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Masonry Wall System & Glen Ellyn Police Station

Masonry Wall System & Glen Ellyn Police Station

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Home Vendor News Masonry Wall System & Glen Ellyn Police Station

The Village of Glen Ellyn, Illinois, placed its police station inside the Civic Center four decades ago. At the time, planners believed the construction of a better station was imminent. More than 30 years later, it was still there—in an 11,000 square-foot space that prohibited efficient work flow. Community members, police and suspects all entered through the same parking lot and interviews were conducted next to administrative offices. There were obvious safety and privacy concerns about this arrangement and a new, improved station was long overdue.
After reviewing several methods and systems, new advancements in masonry wall systems seemed the most logical choice, according to Jonathan Tallman, regional public safety director for Dewberry, and project manager and project guide for the Glen Ellyn police station project. They also found that masonry gave them the flexibility to create a design that complemented the natural setting.
In 2011, the village was financially ready and issued an RFP for design firms with experience in public safety projects. They chose experienced companies, Dewberry, an engineering consultant firm based in the Chicago area and Leopardo Construction of North Aurora, Illinois. A design team from Dewberry conducted a needs-based assessment over several months. They determined it was difficult to have all needs addressed in one space, and ruled out renovating the existing site. The study then identified a location near village-owned Panfish Park as having the most opportunities of the various sites available. Among other benefits, this more centralized location gives police and community members better, safer access to each other. The Panfish site is also closer to the road with the highest volume of accidents and other calls for service, so police can respond to the bulk of their calls more quickly.
The design team weighed the needs study against the budget of $13.16 million and determined some features should be postponed as future additions, such as a firing range and weapons training annex as well as a parking garage.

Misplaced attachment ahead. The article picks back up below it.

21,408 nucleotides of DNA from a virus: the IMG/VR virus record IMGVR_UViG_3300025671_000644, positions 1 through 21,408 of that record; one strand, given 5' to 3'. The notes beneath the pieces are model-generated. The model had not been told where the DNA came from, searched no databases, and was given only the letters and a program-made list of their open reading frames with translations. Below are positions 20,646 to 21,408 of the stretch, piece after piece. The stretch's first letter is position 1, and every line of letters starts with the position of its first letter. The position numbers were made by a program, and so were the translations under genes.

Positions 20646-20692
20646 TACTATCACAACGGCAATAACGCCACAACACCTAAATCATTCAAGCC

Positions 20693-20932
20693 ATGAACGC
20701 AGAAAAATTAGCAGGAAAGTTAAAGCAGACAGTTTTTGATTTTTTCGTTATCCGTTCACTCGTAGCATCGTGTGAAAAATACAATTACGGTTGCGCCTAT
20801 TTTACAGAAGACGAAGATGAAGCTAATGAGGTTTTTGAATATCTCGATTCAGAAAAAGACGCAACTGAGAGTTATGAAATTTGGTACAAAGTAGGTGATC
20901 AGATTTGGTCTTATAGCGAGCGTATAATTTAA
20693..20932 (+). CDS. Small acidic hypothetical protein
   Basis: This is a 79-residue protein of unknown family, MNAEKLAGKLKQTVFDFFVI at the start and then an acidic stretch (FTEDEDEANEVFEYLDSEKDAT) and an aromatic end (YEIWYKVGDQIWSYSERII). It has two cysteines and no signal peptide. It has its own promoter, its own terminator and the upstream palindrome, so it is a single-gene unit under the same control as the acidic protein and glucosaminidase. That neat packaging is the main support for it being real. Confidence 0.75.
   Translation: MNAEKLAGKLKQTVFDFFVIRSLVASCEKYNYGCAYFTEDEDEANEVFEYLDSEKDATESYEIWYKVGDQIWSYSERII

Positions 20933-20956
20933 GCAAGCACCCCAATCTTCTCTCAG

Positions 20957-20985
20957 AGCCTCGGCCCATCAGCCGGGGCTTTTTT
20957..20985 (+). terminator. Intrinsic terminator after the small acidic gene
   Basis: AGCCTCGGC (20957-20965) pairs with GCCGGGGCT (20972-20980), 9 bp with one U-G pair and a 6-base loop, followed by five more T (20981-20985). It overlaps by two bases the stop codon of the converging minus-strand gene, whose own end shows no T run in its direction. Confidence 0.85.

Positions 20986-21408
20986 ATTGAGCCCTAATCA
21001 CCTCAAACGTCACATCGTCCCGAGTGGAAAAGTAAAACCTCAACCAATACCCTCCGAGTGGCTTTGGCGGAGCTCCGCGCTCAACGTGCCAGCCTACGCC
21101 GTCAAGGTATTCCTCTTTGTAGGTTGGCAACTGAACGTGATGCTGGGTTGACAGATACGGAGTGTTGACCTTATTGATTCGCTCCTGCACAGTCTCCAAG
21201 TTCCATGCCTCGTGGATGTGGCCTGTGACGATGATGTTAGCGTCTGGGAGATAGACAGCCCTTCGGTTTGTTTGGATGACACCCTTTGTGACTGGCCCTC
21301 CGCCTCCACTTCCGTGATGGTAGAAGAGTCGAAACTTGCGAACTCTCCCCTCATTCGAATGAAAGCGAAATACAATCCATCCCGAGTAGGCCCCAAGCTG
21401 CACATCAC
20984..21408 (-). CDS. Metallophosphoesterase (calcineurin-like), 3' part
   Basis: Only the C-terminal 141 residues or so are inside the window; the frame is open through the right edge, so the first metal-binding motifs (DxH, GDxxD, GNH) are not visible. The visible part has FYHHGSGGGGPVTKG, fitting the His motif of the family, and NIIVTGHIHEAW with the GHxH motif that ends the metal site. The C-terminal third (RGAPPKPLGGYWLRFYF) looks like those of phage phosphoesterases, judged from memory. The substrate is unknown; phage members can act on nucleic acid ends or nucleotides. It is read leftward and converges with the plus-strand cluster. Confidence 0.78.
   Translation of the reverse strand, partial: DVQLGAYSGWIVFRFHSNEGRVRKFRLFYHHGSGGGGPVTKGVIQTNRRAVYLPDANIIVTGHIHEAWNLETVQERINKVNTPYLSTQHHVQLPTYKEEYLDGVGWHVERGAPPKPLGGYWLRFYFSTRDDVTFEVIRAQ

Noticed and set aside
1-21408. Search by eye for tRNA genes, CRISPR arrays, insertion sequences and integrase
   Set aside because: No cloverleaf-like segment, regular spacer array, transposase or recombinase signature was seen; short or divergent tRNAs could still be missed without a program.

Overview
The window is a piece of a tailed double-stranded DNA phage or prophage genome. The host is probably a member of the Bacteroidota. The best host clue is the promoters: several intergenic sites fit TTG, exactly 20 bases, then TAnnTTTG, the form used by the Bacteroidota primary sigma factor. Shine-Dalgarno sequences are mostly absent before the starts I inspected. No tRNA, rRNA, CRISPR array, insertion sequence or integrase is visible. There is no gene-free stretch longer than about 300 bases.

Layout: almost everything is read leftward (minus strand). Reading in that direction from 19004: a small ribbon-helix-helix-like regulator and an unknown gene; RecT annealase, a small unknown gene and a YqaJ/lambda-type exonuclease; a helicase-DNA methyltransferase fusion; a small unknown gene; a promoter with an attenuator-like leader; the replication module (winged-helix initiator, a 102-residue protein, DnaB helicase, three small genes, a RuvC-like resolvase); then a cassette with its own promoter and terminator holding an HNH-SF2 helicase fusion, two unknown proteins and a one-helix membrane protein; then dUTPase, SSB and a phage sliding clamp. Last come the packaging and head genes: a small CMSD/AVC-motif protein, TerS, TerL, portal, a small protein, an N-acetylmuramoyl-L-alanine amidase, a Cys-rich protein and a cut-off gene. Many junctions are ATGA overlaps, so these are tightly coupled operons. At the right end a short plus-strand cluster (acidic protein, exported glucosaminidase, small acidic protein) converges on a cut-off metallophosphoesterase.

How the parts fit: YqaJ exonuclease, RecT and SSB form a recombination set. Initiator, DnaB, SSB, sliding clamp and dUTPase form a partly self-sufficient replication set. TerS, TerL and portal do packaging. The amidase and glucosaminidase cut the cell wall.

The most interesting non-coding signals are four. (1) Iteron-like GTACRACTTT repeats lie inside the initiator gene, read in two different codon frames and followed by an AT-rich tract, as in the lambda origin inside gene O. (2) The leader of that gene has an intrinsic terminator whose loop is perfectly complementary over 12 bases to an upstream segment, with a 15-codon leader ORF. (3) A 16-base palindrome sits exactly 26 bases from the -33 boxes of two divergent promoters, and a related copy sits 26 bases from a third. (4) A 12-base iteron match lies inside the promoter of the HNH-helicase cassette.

With site and needs defined, Leopardo then conducted the site analysis. The tests ruled out the possibility of including a basement and identified a flood plain that also made it impossible to site the building exactly where designers wanted. Further complicating matters, the Army Corps of Engineers then moved the flood plain a month or two into the design process.
“It turned out to be a big flood plain, so we moved the building closer to Park Boulevard, a lot closer to the street than we’re used to,” says Tallman, He notes this created a 25-foot setback instead of the usual minimum of 50-feet, so they added signs, bollards and trees to the design to protect the building from accidents such as a car jumping a curb.
Aside from working around constraints presented by a site, Dewberry typically relies on the location to help lend vision and inspiration to the overall design. “We look at the materials, styles and forms that already exist at—and around—the intended building site for considerations,” said Tallman. “In the case of Glen Ellyn Police Station, it was a park setting and the station needed to reflect that more natural setting, more so than a typical brick office building would.”
Another key site consideration for the building was the fact that its surroundings were diverse, and it would be visible from all sides. There are residences across the street, adjacent to the park. A commercial-looking doctor’s office is located to the North, and the East side where Panfish Park lies is all grass, paths and a pond. The South side of the building was designated public parking.